I couldn’t have selected a more chaotic juncture to issue myself a report card. Looking back from where we are right now, January seems like an Eden-like vignette from another dimension on a different planet.

Since I wrote the above words America has experienced the onset of a pandemic, courtesy of a nasty novel virus, at first encroaching and then exploding. COVID has settled in for a long stay, and rather than deal with it in any coherent fashion, we’ve leaped with both feet into an unprecedented, hopeful movement to at last deal with racial and social justice – and, of course, what’s hopeful from one perspective is brutally reactionary in another.

Boy, is it. But we don’t have problems like these in Nawbany, you know, like in those OTHER places.

Did I mention that as these happenings have rendered the country even more divided and fractious than before, we still have a presidential election to contest?

Listen, contrary to popular opinion I believe my sabbatical has gone quite well, thank you. The sabbatical has been so marvelous that it’s being renewed through year’s end, because the problem remains as it was when I penned the year’s first column: there’s nothing one can do when there’s nothing to be done.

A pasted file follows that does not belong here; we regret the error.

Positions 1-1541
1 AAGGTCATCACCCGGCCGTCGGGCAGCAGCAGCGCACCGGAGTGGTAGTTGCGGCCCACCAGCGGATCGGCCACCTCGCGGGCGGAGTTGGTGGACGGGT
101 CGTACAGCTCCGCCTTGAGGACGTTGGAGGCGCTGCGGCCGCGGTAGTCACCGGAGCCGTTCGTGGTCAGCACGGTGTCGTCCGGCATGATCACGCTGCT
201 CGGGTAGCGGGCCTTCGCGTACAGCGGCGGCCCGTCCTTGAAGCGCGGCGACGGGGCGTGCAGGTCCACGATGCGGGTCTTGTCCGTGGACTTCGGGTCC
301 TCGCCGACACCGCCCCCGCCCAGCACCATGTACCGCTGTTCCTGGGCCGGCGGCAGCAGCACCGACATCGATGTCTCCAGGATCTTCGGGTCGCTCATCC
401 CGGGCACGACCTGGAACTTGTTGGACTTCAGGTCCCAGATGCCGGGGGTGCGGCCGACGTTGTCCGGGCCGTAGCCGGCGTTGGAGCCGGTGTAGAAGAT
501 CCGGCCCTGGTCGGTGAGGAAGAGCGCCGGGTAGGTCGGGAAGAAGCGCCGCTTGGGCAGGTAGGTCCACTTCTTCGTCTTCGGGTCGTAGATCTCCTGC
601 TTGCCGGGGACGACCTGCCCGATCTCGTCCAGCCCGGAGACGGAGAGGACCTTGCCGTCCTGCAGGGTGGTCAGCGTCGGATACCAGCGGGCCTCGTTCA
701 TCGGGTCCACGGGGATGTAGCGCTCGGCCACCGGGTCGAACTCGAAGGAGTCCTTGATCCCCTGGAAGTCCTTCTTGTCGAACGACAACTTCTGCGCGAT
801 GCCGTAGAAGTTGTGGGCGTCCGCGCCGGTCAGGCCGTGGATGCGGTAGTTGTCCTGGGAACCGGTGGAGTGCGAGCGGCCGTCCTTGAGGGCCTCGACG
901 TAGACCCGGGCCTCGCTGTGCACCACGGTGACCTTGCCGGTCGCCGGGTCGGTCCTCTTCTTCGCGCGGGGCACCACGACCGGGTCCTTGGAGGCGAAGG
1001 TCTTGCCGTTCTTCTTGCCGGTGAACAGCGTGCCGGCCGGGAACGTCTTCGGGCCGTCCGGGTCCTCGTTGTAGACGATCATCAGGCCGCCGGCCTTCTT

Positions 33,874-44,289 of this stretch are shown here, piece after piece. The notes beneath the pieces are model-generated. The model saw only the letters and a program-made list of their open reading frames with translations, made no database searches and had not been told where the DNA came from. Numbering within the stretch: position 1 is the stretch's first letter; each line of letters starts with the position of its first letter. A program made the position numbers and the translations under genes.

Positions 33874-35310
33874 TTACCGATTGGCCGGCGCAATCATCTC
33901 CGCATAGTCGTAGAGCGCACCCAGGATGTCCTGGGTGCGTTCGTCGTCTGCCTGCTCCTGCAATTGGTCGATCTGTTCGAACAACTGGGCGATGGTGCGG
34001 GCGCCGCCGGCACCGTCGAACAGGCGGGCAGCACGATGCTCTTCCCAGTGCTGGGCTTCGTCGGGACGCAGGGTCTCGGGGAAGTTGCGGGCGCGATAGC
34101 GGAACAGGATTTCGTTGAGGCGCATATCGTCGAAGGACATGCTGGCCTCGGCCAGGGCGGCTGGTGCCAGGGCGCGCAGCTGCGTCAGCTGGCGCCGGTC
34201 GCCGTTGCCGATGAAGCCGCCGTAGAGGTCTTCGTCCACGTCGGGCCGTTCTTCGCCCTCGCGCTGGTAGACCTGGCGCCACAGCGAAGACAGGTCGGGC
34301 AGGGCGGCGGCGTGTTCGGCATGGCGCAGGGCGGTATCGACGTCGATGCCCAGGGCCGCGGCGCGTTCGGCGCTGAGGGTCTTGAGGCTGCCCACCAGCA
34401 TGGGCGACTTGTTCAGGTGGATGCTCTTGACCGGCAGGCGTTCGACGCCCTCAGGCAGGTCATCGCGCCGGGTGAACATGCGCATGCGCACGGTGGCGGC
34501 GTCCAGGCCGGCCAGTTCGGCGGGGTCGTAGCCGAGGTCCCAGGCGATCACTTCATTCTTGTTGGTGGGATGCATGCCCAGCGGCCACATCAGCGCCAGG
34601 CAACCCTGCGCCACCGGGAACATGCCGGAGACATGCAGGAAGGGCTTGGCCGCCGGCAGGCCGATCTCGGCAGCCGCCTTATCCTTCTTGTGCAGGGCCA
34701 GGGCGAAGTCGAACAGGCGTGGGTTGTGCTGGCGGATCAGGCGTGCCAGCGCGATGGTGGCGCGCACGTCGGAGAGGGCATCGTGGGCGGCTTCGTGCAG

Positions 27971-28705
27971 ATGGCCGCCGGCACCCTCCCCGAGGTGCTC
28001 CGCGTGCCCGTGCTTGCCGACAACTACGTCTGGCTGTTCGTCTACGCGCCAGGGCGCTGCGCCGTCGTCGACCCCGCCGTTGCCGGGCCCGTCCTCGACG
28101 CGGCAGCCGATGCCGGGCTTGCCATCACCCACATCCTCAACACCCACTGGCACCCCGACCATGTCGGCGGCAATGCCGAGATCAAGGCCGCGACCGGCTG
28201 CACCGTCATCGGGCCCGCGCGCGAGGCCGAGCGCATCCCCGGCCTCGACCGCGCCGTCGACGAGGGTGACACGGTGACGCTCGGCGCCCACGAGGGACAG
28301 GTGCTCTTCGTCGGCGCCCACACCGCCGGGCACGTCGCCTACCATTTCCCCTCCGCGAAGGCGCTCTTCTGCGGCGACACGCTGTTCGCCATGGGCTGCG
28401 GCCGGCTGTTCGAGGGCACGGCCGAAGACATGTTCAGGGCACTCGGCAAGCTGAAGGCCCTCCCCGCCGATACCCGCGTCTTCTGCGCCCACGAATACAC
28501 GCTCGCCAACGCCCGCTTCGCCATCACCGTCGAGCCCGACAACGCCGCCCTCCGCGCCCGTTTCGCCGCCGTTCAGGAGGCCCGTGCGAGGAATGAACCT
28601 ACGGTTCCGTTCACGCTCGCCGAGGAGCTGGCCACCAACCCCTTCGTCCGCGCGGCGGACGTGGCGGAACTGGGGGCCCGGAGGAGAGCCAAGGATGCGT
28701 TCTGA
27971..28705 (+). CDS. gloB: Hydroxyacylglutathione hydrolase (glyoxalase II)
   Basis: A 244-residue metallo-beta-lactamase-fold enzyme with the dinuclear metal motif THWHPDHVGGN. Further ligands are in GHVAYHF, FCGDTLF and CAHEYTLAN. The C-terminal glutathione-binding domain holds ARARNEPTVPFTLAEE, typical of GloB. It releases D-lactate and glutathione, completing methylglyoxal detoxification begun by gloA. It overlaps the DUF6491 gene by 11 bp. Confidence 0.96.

And when they all have such abysmally thin skins.

My disengagement has proceeded swimmingly. I haven’t attended any city council or bored with works meetings, either live or via Zoom. Mentions about key elected officials have been reduced 80% or more at this portal. By and large I’m resisting the temptation to comment about the chicanery and corruption. When I have, they’ve been shadows of my former brilliance.

I’ve been a good boy, overall. The clique has to be delighted. They’ve blocked, muted and systematically excluded me from public dialogue, and I’ve voluntarily accepted their verdict.

I’m no longer a factor. Why, then, are the engines revving again?

But it’s okay.

Admittedly there are times when it isn’t easy living with the Groucho creed (“I don’t care to belong to any club that will have me as a member”). Silence, whether voluntary or enforced, is little more than tacit acknowledgment of patience; one cannot come back without first going away.

Recent columns:

June 18: ON THE AVENUES: Anything except common, that Kentucky Common.

June 11: ON THE AVENUES: Some enchanted evening, you may see a stranger.

June 4: ON THE AVENUES: There, there. People are dying, so you may have to wait until 2021 for your pork chop sandwich.

May 28: ON THE AVENUES: The late, great Lee Kelly — by Matt Nash.